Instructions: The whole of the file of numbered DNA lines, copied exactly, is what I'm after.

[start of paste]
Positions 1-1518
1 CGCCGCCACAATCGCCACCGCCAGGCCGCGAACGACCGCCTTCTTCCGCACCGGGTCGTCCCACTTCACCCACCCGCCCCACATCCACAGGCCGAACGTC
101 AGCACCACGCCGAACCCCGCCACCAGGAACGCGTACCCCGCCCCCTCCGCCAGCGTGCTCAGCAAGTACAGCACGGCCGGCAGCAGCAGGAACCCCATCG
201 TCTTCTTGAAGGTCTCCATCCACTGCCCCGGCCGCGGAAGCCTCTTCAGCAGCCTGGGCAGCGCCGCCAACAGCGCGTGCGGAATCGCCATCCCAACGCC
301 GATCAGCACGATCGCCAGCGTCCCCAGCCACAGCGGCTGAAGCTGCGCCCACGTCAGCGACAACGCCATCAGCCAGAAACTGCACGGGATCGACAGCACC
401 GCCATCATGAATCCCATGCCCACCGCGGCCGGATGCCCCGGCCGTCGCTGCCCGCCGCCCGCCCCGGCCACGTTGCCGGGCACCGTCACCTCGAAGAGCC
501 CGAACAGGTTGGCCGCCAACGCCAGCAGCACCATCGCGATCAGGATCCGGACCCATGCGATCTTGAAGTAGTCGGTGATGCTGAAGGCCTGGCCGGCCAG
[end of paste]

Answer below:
Positions 1-1518
1 CGCCGCCACAATCGCCACCGCCAGGCCGCGAACGACCGCCTTCTTCCGCACCGGGTCGTCCCACTTCACCCACCCGCCCCACATCCACAGGCCGAACGTC
101 AGCACCACGCCGAACCCCGCCACCAGGAACGCGTACCCCGCCCCCTCCGCCAGCGTGCTCAGCAAGTACAGCACGGCCGGCAGCAGCAGGAACCCCATCG
201 TCTTCTTGAAGGTCTCCATCCACTGCCCCGGCCGCGGAAGCCTCTTCAGCAGCCTGGGCAGCGCCGCCAACAGCGCGTGCGGAATCGCCATCCCAACGCC
301 GATCAGCACGATCGCCAGCGTCCCCAGCCACAGCGGCTGAAGCTGCGCCCACGTCAGCGACAACGCCATCAGCCAGAAACTGCACGGGATCGACAGCACC
401 GCCATCATGAATCCCATGCCCACCGCGGCCGGATGCCCCGGCCGTCGCTGCCCGCCGCCCGCCCCGGCCACGTTGCCGGGCACCGTCACCTCGAAGAGCC
501 CGAACAGGTTGGCCGCCAACGCCAGCAGCACCATCGCGATCAGGATCCGGACCCATGCGATCTTGAAGTAGTCGGTGATGCTGAAGGCCTGGCCGGCCAG